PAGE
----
Click to Skip Ad
Closing in...

Juno is the Vision Pro YouTube app that Google should’ve made

Published Feb 2nd, 2024 2:16PM EST

If you buy through a BGR link, we may earn an affiliate commission, helping support our expert product labs.

The Vision Pro was released in Apple stores on Friday, after two weeks of preorders. Buyers who will be testing the spatial computer for the first time over the weekend should know they’ll get plenty of apps right out of the box. In addition to over a million iPad apps that work on the Vision Pro, you also get about native 600 apps that were customized for the AR computing experience.

We’ve already shown you a few great Vision Pro apps, including Microsoft’s own Copilot and Microsoft 365 productivity suite. But you won’t find an official YouTube app for Vision Pro in the App Store. Google is one of the developers that is currently snubbing Apple. Netflix and Spotify also decided not to customize existing apps for the Vision Pro. 

While you can use the Safari browser to access any of those services, there is a fix for the YouTube experience on Vision Pro. You can download Juno, a third-party YouTube app from a well-known developer.

You might know Christian Selig as the developer who made the great Apollo app for Reddit. Sadly, it’s an app he had to retire after Reddit made it financially untenable for Selig to keep running Apollo. He’s back with Juno for YouTube, which does what Google isn’t ready to do. It puts a dedicated YouTube player on your Vision Pro. 

Priced at $4.99, Juno might be a great app to buy early on the Vision Pro. Of course, there’s always a chance that Google is working on a free YouTube app of its own.

Google might have multiple reasons to avoid Apple’s spatial computer. Like Netflix and Spotify, Google might not appreciate the recent DMA-related iPhone sideloading developments in Europe. Or how Apple is operating the App Store. But unlike Netflix and Spotify, that would be a rather hypocritical view. After all, Google is in the same position with Android, where it operates the Play Store.

Playing YouTube via Juno on the Vision Pro.
Playing YouTube via Juno on the Vision Pro. Image source: Christian Selig

The real reason for Google to avoid the Vision Pro is the hardware itself. The Vision Pro is something Google doesn’t yet have. It’s a product that might set the stage for true AR glasses that could replace the current smartphone experience. And Google pays dearly to be the default search engine on the current iPhone. Then again, it might just be a matter of Google not wanting to devote resources to a device that will undoubtedly have a very small user base for the forseeable future.

Whatever the case, watching YouTube via Safari isn’t the best option for the Vision Pro. That’s where Juno will come in handy. 

Selig said in a blog post that he made Juno because Google didn’t release a YouTube app for Vision Pro. Nor did it make the iPad version available for the spatial computer.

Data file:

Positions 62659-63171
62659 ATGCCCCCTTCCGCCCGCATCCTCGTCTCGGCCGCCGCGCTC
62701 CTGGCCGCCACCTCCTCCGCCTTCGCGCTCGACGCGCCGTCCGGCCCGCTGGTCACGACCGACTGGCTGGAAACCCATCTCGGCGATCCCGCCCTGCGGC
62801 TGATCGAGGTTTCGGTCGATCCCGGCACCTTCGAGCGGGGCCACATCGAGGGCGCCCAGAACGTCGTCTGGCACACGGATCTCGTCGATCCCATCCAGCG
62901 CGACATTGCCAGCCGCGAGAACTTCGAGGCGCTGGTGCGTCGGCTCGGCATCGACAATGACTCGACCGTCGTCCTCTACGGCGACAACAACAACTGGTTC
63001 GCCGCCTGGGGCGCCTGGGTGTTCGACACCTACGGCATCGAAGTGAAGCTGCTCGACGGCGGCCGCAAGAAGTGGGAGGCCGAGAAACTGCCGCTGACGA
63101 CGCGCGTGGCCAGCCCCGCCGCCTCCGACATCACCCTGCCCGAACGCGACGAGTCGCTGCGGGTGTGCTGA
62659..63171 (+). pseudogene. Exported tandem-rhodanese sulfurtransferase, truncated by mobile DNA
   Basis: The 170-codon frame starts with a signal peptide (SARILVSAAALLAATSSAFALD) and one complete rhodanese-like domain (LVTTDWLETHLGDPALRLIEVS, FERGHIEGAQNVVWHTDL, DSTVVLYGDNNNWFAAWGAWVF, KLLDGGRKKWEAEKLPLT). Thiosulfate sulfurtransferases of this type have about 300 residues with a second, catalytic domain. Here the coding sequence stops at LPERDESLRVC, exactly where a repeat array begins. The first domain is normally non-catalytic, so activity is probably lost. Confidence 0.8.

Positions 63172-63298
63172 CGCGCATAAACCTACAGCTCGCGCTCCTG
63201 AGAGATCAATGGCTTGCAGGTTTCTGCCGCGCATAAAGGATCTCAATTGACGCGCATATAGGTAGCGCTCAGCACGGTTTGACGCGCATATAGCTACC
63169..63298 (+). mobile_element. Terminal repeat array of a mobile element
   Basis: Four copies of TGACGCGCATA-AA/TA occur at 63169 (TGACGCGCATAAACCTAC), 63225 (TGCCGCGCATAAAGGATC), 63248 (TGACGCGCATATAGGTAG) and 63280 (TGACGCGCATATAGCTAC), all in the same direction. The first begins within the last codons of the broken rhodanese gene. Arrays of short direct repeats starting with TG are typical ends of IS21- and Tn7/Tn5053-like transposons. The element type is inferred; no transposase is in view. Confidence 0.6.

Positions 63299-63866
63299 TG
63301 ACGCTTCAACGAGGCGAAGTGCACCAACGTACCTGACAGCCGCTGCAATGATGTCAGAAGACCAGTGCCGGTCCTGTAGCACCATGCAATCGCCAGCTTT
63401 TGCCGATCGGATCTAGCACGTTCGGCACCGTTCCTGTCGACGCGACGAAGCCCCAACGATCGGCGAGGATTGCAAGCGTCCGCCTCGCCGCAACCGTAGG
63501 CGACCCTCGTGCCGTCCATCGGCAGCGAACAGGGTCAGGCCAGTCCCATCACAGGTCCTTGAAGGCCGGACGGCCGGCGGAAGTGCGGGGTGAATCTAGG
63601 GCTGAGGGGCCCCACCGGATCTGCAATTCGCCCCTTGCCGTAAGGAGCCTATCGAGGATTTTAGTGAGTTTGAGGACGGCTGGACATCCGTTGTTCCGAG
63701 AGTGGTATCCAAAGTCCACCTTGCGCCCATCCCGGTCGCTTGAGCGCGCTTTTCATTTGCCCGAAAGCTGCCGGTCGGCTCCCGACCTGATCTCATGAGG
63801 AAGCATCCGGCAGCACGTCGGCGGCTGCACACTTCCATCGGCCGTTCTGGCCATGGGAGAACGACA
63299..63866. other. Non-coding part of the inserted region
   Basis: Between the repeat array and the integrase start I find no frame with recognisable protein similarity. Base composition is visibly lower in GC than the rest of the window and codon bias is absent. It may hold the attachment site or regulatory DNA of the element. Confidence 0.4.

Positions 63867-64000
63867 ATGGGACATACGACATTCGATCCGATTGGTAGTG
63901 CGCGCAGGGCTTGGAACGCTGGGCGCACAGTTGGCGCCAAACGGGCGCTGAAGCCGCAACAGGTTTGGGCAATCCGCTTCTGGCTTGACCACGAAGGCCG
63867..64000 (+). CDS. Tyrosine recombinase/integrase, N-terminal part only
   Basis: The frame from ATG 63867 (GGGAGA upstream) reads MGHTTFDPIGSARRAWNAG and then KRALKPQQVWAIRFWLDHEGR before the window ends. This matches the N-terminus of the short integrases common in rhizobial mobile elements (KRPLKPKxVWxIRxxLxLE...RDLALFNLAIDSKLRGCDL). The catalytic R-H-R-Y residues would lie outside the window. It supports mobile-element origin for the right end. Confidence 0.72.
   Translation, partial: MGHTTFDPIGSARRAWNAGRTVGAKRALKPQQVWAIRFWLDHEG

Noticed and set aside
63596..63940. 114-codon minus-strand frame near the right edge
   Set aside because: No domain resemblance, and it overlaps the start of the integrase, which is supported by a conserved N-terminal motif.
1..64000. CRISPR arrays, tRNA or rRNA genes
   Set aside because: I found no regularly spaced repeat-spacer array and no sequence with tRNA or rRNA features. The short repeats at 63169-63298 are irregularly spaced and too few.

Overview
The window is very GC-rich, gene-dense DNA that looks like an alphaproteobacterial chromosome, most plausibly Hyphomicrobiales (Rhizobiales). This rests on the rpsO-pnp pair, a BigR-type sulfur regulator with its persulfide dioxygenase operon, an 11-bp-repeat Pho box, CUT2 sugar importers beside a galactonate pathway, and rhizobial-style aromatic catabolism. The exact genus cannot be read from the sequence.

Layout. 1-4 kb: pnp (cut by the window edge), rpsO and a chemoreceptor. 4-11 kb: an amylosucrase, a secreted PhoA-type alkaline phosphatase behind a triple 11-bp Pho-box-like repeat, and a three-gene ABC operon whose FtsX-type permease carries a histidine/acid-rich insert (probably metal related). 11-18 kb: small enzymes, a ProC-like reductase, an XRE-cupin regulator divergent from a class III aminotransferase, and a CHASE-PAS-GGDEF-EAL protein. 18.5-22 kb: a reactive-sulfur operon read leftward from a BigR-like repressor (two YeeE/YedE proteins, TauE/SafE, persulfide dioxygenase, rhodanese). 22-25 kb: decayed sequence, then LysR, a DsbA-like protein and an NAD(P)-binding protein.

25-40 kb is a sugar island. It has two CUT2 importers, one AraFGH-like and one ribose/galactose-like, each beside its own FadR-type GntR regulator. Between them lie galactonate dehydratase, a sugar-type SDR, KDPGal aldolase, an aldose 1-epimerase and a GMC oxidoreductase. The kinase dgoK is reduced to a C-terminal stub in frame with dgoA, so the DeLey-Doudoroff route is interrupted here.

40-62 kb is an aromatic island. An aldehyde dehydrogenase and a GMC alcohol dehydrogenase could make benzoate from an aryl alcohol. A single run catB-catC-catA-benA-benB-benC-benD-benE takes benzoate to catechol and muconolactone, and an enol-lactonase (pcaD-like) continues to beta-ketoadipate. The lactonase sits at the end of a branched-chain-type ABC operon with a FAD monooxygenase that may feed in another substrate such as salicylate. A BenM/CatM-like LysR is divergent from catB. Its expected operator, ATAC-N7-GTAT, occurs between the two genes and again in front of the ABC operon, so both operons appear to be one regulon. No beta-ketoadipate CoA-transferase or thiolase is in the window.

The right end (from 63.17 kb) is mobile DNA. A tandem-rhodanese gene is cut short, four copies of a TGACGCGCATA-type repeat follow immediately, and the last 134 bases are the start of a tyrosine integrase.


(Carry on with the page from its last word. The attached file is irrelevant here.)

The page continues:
He reused Apollo code to create this new YouTube client for the Vision Pro. Then, he just used the YouTube APIs to make YouTube video playback happen in a third-party app. He used the kind of APIs that would not make Google grumpy. That is, you’ll see ads if you’re not on YouTube Premium:

Lastly, they have an embed API that’s pretty powerful, and is what I used in Apollo and now Juno. There’s no API keys, or limits to how many times a day you can call it, as it literally just loads the video in a webview, and provides JavaScript methods to interact with the video, such as pause, play, speed up, etc. It’s really nice, you can play YouTube videos back, and YouTube still gets to show ads (if the user doesn’t have YouTube Premium) and whatnot so no one is grumpy.

Juno features a translucent interface that meshes well with the Vision Pro UI. It’ll auto-detect aspect ratio, and it’ll offer you native controls for video playback. You can also use gestures, like pinch-drag to scrub through the video and double pinch on either side of the video to jump forward and back by 10 seconds. 

Juno will also show you your recommendations, playlists, and subscriptions. But you won’t see comments and captions. They might be coming in the future. Selig also says he’s working on more immersive environments for the app and multiview support. 

Chris Smith Senior Writer

Chris Smith has been covering consumer electronics ever since the iPhone revolutionized the industry in 2008. When he’s not writing about the most recent tech news for BGR, he brings his entertainment expertise to Marvel’s Cinematic Universe and other blockbuster franchises.

Outside of work, you’ll catch him streaming almost every new movie and TV show release as soon as it's available.

More Tech

Latest News